Tuesday, May 17, 2011

Saving Lives

Often enough we read that Palestinian children are treated for life-threatening conditions in Israeli hospitals. It is not only children, but other members of Palestinian society as well. When medical assistance that is available in the West Bank and Gaza is not capable of providing the kind of expert professional attention that is available in Israel there are sometimes occasions when additional help is sought and given.

Medical professionals, after all, do not ideally recognize ethnicity, religion, age, ideology, the colour of one's skin, or whether those seeking and needing treatment represent a combatant-enemy or one of one's own. Physicians and others in the medical community are tasked by their profession to be patient-neutral and to administer to the best of their abilities life-enhancing, healing qualities as they have been taught to do, reflective of the oath they take as doctors.

In Israel more advanced medical-surgical techniques and diagnostic equipment reflect a more wealthy and technologically and scientifically advanced society. In comparison with what obtains, for example, in the West Bank, and certainly in the less well-endowed Gaza territory administered by Hamas. The political-ideological-religious enmity between Gaza and Israel is well enough known, since Hamas makes no secret of its aspiration to destroy Israel.

Gazan Palestinians are more up-front about their beliefs than those in the West Bank, a sizeable number of whom have been conditioned to consider the Jewish State an illegal occupier of Palestinian land. And since even schoolchildren are taught to hate and fear Jews, and to cleave to the idea of one day fortune bringing the land back to their possession, there is a general obligation taught of the acceptance of martyrdom.

As a good-will and humanitarian overture it is not rare for children suffering dread injuries or diseases or birth defects to be treated at hospitals in Israel. A documentary film, Precious Life, has highlighted the difficulties inherent in providing treatment for Palestinians and the consequent attitudes of those who have benefited from such treatment.

The mother of an infant, for example, born without an immune system was successfully treated by an Israeli pediatrician for his immunodeficiency condition threatening his life. The mother, who had lost two other children to the same genetic condition that had been untreated, was surely grateful for the survival of her infant, but she chose a peculiar way to express her gratitude.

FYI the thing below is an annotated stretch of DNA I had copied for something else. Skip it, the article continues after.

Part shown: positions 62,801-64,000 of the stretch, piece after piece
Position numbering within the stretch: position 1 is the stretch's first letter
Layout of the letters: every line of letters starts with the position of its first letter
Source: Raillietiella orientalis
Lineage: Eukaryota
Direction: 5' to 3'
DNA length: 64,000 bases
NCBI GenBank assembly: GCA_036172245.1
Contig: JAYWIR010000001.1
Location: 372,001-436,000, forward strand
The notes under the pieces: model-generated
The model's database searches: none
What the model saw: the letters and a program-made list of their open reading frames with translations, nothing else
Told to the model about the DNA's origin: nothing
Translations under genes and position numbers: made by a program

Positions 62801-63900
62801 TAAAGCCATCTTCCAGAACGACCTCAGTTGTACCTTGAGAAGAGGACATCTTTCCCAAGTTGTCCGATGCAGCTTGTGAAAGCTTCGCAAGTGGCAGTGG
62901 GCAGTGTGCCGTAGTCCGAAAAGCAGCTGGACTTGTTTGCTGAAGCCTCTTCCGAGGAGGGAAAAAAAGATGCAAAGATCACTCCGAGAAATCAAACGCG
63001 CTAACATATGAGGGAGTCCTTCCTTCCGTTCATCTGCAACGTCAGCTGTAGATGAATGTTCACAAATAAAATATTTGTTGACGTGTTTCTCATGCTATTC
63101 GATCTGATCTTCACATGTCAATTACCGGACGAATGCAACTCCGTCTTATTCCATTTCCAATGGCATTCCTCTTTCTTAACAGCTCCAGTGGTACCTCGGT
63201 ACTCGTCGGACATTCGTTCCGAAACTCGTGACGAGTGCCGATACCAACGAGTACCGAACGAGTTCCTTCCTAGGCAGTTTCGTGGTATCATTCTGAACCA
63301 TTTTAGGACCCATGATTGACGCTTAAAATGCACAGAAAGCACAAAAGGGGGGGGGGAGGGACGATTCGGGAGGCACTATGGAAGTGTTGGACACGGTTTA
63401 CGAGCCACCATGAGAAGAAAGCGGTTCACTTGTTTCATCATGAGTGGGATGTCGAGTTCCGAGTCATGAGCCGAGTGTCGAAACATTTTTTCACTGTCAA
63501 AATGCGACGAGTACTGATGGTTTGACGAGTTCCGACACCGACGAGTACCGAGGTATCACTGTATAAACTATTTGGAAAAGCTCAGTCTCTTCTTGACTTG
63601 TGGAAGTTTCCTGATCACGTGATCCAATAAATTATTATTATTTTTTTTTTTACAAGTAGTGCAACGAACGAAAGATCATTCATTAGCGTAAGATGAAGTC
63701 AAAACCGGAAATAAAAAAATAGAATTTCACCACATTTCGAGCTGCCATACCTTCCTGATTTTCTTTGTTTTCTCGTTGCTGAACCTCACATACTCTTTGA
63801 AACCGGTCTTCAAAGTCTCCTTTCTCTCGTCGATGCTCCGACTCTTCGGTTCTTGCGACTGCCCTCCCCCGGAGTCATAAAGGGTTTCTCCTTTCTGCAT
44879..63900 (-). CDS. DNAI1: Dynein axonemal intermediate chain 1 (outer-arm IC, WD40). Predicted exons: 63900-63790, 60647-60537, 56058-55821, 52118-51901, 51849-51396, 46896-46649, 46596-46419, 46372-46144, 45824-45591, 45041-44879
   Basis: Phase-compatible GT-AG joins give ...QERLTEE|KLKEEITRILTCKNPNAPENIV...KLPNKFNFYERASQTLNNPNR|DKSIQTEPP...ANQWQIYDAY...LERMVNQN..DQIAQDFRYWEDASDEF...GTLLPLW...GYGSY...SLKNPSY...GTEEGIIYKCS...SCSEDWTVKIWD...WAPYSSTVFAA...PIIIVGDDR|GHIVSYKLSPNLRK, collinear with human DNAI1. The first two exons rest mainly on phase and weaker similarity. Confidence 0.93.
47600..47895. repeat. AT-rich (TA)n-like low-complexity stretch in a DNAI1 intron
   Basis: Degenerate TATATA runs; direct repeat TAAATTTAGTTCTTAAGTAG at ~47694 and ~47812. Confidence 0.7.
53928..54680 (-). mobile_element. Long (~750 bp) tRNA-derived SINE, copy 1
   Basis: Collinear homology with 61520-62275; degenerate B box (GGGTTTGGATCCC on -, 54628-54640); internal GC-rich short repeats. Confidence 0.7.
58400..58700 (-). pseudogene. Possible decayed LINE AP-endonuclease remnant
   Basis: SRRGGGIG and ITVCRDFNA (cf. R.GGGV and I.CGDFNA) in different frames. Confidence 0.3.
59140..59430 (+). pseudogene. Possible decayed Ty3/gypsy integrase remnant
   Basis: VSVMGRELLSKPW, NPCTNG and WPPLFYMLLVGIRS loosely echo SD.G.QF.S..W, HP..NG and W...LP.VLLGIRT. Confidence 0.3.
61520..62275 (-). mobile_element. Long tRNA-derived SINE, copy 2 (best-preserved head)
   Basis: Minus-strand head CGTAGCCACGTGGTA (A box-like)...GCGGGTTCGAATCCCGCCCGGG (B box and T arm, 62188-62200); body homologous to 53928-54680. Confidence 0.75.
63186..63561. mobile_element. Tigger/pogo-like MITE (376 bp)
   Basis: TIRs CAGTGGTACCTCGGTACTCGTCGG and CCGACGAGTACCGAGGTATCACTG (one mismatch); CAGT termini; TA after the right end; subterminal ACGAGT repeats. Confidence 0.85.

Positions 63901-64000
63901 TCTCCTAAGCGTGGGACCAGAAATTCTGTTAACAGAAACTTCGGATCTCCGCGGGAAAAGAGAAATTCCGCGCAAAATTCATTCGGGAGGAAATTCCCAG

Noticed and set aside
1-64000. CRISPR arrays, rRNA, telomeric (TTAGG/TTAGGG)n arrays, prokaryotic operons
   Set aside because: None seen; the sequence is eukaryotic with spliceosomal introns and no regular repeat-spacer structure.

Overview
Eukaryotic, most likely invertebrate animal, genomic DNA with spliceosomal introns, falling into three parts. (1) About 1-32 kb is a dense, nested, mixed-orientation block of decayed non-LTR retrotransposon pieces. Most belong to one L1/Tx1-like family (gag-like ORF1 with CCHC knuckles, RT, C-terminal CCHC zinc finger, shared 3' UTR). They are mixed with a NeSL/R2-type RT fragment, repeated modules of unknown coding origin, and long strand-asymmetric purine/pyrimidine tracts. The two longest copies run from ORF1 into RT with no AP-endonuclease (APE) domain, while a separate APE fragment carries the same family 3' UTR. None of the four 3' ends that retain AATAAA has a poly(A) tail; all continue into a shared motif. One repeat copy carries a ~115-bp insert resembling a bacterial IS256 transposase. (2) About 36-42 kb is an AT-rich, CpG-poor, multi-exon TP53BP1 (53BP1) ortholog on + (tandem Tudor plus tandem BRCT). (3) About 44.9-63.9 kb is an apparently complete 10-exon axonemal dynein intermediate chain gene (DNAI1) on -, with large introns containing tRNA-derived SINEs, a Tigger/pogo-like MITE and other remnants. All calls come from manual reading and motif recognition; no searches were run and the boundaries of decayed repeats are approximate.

A benefactor who happened to be Jewish provided funding to ensure a bone marrow transplant for the Palestinian child from Gaza could be provided. The mother, in discussion with the filmmaker, speaking of the status of Jerusalem, stated outright that she would be proud to have her son, assuming him to grow to adulthood in recovery from his condition, become a shahid.

"Absolutely. If it's for the sake of Jerusalem, I would", she asserted. Life is not precious, she said. The child is now healthy, he has reached his third birthday. His name? Mohammed. His mother is now not quite as certain as she was previously that she would have him sacrifice his life as a martyr. At four months and sickly she could view him as a sacrifice for Islam.

Her neighbours had viewed her with suspicion because she had allowed her infant to be treated in an Israeli hospital, with Jewish expertise and an exposure to medical ethics. "Go to the Jews to get help for your son if you think they're better than Arabs", one message was posted to her on the Internet.

We live in a modern era where even in impoverished areas of the world where people are willing prisoners to medieval thoughts of tribalism, revenge, martyrdom, vitriolic hatred, they are able to use modern technology to communicate. Yet a willingness to become informed and accepting of others, to understand that give and take are valuable human assets, that death and destruction are not constructive values still eludes.

Reaching out to one another when each side feels they have something to lose rather than much to gain is a difficult, time-consuming process. If it could be accomplished, the understanding that each side has more in common than they have that separates them as human beings might help to bring peace. War is a speedier process than peace.

People take offence far more readily than they are prepared to offer opportunity to one another, to smile and defuse anger, to speak rather than scream, to trust rather than hate.

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